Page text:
“Because he’s an athlete,” explained the New Zealander. “He’s strong, got a good attitude and he’s a competitor. It’s our mind-set that will determine what happens in this game. We’re not going to sit back and worry that he’s only got one Test, or he’s only got three Tests. We’ve just got to get out there and put a good team effort in. If we do that and back those guys up and we believe in them, they’ll give their best shot and that’s all we can ask of them.”
On the other side of the scrum, Zander Fagerson, who has long been identified as a player with the potential to be a stalwart of the Scottish scrum for years to come, gets an opportunity to show that he is ready now to establish himself at the highest level. This will be his second international appearance after coming off the bench towards the end of Scotland’s Calcutta Cup defeat to England back in February.
The 20-year-old gave an emphatic demonstration of what he is capable of with a powerful performance against Leicester Tigers and England’s rising star Ellis Genge in Glasgow Warriors’ Champions Cup curtain-raiser against Leicester Tigers last month, but struggled – along with the rest of his team – to cope with Munster’s intensity the following week at an emotional Thomond Park.
Three Test matches in three weeks is asking an awful lot of such a young player. Once again, there is experience on the bench, but once again Moray Low’s preparation has been far from ideal. He has spent most of this season playing second-string rugby, with his three recent frontline appearances for Exeter Chiefs all being at loosehead – meaning that we can hardly expect him to be fully battle-hardened and firing on all cylinders.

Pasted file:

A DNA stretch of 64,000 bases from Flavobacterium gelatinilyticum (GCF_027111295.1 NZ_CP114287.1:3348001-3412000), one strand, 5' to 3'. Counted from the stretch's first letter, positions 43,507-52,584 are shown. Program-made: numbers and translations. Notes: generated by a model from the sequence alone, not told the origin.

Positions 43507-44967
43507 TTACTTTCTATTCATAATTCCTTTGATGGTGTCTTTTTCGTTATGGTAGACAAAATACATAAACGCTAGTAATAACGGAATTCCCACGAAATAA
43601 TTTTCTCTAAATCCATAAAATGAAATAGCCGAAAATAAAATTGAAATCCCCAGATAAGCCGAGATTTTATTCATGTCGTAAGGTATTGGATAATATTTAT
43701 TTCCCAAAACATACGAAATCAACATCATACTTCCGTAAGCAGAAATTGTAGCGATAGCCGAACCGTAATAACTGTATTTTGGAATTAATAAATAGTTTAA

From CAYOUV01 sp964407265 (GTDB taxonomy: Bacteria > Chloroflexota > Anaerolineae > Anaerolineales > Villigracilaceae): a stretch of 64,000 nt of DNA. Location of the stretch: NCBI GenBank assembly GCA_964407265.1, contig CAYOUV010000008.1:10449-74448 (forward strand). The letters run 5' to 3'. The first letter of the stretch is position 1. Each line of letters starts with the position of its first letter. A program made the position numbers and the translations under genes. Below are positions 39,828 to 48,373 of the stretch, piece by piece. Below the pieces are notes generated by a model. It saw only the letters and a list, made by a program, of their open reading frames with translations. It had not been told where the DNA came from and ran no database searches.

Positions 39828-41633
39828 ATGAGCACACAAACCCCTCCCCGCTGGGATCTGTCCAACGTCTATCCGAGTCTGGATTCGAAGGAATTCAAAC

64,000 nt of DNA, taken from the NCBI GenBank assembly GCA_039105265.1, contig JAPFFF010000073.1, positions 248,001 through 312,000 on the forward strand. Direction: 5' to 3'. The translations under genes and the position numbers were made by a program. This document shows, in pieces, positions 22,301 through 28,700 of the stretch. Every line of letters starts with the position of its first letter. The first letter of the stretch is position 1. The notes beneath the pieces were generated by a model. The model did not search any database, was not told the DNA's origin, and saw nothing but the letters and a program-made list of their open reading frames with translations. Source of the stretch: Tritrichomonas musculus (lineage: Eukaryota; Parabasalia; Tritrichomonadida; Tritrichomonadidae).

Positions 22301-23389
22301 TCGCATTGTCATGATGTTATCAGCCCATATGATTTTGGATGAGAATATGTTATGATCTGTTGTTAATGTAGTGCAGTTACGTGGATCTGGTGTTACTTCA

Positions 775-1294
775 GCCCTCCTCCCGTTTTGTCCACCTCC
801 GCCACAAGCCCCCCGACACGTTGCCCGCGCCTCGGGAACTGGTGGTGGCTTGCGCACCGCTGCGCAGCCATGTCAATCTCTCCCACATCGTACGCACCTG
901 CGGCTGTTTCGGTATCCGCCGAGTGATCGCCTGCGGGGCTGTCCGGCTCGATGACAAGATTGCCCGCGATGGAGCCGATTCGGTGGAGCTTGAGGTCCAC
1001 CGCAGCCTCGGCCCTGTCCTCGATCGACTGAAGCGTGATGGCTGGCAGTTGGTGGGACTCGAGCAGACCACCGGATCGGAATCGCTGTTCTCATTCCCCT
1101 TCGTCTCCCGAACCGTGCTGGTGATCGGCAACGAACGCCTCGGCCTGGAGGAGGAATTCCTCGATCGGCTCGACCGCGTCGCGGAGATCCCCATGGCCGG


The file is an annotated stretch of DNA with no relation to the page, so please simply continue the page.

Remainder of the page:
“They’ve got to get started sometime. This is an opportunity to get started. These days are always going to happen. We’ve prepared as well as we can, we need to give the boys confidence, back them up, get them out there and we’ll assess it after. From there we’ll move forward but you’ve got to start at some stage,” said Cotter, when asked about the lack of experience in the side.
Australia’s scrum has been the source of considerable ridicule over the years, but head coach Michael Chieka has worked hard to make his front five more physical so that they can provide a better platform for the expansive game style they traditionally champion – and Cotter believes that we saw evidence that significant progress has been made on this front during their comprehensive dismantling of Wales last weekend.
“I think they’ve improved. They’ve intensified their forward play and they want to be able to play set-piece rugby. They want to play helter-skelter rugby at times too, but this is going to be a set-piece battle, I think,” he said.
“I know they are trying put together different styles of play and this gives them the opportunity, with the weather closing in a bit, to go to a more forward-orientated northern hemisphere style battle.”
There was also a bit of gamesmanship from the coach when he suggested that the match officials should keep an eye on some of Australia’s tactics at scrum time.
“I think at scrums they are sometimes right on the legal limit of what you are allowed to do,” he said.
This may or may not have an effect on how referee John Lacey handles the scrum – but from Cotter’s point of view, anything is worth a shot at this stage.
Image: Craig Watson – www.craigwatson.co.uk